• AGI: $39,450
    • Taxable Income: $39,450
  4. Tax Liability:
    • Using Tax Brackets (for demonstration purposes only):
      • First $40,000 taxed at 12%: $4,800
      • Remaining $5,450 taxed at 22%: $1,199
    • Total Tax Liability: $5,999
  5. Tax Credits:
    • Child Tax Credit: $0 (Assuming no qualifying dependents)
    • Total Tax Credits: $0

Final Tax Return Summary:

  • Total Income: $59,500
  • Adjusted Gross Income (AGI): $39,450
  • Taxable Income: $39,450
  • Total Tax Liability: $5,999
  • Tax Credits: $0

Please note that the tax calculations provided are based on simplified tax brackets for demonstration purposes only. In a real-world scenario, the tax calculations can be more complex due to various factors, including additional tax credits, deductions, and potential changes in tax laws. It’s recommended to consult a tax professional or use tax preparation software for accurate and up-to-date tax calculations based on your specific circumstances.

AI in Financial Reporting Analysis

Earlier this year, we asked Chat-GPT to summarize an earnings report and simplify it by explaining it to an 11-year- old. However, we were just playing around with Chat-GPT at that time. But it was the first time we discovered AI’s use in financial reporting analysis.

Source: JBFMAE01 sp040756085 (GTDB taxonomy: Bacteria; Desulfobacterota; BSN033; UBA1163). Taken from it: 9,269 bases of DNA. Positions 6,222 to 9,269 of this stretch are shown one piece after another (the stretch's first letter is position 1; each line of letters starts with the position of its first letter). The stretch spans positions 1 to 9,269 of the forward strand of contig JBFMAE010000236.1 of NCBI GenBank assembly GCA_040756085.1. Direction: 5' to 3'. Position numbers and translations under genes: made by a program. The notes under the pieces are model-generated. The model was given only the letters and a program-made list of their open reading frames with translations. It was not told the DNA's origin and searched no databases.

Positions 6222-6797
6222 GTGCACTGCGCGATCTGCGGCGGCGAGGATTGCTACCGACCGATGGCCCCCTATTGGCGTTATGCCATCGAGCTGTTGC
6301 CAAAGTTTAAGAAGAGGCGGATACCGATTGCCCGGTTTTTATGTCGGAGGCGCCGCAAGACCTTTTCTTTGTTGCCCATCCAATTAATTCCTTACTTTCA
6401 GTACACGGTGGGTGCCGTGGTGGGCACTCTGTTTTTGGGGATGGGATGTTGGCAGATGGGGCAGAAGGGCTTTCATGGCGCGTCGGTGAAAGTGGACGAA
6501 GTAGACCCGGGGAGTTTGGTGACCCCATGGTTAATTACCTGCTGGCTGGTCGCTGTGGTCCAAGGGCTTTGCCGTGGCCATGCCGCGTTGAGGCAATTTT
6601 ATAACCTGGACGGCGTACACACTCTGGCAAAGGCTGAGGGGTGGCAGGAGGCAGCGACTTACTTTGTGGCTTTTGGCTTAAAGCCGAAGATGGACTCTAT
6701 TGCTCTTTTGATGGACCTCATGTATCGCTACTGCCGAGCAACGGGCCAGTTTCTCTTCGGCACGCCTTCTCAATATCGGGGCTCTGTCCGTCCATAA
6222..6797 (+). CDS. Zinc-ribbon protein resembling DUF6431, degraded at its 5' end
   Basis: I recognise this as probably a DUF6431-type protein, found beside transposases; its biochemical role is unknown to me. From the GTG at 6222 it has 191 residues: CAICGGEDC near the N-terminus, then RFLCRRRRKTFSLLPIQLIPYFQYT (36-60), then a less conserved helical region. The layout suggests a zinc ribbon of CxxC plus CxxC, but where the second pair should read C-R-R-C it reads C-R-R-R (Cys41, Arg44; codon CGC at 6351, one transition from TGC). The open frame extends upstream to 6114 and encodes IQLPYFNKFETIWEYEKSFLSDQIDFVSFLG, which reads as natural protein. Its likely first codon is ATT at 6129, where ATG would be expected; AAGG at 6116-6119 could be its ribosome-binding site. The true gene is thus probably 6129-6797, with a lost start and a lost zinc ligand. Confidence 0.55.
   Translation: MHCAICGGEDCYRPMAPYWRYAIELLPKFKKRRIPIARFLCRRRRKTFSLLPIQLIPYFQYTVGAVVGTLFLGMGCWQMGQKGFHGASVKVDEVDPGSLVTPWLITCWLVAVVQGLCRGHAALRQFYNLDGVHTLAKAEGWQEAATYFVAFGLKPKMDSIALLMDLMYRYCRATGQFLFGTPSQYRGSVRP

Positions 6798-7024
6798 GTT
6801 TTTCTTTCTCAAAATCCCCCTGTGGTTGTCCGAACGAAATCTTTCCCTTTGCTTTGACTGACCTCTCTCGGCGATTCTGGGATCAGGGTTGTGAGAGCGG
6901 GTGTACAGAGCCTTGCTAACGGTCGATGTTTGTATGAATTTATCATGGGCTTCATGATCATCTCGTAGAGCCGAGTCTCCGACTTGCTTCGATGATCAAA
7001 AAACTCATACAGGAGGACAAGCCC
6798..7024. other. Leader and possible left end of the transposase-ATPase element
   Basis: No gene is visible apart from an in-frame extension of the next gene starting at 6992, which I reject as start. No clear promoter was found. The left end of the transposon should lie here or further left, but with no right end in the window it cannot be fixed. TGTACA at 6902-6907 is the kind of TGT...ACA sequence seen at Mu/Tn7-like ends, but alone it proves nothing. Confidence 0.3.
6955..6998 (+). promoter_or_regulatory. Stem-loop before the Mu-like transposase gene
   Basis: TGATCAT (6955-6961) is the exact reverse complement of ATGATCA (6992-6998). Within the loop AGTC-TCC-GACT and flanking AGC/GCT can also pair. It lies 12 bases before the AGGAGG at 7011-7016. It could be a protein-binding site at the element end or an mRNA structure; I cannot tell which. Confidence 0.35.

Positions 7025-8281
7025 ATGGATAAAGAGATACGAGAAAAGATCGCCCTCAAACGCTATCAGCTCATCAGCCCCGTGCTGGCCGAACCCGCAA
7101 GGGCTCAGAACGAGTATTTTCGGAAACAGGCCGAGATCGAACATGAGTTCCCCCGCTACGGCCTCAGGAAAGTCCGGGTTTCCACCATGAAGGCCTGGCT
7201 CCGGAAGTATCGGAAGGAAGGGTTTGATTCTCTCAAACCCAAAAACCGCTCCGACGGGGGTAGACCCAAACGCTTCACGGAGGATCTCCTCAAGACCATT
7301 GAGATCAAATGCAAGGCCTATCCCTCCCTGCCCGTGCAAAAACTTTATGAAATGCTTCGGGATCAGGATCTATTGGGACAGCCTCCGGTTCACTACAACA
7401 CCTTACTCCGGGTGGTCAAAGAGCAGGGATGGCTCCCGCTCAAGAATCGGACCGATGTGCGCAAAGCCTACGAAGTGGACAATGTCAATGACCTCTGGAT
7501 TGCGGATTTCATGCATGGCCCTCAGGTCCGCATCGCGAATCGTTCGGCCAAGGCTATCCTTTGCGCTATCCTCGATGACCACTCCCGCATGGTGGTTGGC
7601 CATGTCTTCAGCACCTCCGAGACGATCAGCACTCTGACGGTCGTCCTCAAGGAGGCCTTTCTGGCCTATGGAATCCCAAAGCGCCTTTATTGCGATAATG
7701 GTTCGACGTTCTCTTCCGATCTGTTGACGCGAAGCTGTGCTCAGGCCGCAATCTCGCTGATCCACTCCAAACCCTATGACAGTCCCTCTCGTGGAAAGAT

We decided to explore further the use of AI in financial analysis. Hence, we copy pasted a balance sheet of Delta Airlines from Yahoo Finance. Then we wrote the following prompt to Chat-GPT 4: 

Prompt: You are a financial analyst. Here is the balance sheet of Delta Airlines. Read the balance sheet carefully. Analyze the following risks associated with this company’s solvency. Assess the risk in terms of likelihood, impact, and RAC score.

Chat-GPT’s answer:

As a financial analyst, I’ll analyze the risks associated with Delta Airlines’ solvency based on the information provided in the balance sheet. Solvency refers to a company’s ability to meet its long-term debt obligations and remain financially stable in the long run. To assess the risks, I’ll focus on the key financial metrics and trends related to the company’s profitability, operating income, and net income over the past few years.